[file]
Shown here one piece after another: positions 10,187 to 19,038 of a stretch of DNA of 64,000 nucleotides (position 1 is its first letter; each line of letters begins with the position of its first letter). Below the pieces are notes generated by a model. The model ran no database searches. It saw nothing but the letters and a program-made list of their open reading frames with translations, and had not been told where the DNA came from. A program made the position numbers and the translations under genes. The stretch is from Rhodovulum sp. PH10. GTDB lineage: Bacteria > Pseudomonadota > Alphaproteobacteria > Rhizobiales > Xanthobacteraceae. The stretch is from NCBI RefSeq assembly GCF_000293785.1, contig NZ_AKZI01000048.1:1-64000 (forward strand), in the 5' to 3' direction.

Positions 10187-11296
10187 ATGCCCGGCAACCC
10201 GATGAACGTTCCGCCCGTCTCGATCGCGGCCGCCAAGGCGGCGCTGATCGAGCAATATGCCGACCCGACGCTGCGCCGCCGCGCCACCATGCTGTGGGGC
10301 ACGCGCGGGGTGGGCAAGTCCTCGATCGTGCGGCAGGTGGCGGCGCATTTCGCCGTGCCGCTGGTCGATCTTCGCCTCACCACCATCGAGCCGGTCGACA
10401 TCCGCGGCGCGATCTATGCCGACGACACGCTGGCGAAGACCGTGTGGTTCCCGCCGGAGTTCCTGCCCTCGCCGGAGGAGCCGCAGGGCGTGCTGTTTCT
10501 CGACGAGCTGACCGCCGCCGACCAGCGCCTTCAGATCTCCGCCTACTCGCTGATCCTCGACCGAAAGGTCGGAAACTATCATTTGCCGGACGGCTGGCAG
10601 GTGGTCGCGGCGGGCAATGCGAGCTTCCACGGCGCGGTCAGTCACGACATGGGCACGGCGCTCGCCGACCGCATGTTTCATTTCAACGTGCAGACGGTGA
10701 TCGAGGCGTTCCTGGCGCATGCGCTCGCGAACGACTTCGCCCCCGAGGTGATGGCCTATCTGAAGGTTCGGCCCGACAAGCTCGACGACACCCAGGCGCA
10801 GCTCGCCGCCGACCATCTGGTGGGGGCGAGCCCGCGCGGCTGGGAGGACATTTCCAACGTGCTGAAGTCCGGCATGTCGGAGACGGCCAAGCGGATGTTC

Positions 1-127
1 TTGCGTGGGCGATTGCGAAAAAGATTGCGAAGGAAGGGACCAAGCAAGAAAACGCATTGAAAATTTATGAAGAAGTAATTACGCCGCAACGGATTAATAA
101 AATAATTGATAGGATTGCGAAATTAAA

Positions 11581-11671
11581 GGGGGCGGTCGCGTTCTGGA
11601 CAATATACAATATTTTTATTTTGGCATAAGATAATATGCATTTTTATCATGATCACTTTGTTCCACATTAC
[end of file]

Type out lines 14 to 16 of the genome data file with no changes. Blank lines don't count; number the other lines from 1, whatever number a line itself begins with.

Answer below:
Positions 11581-11671
11581 GGGGGCGGTCGCGTTCTGGA
11601 CAATATACAATATTTTTATTTTGGCATAAGATAATATGCATTTTTATCATGATCACTTTGTTCCACATTAC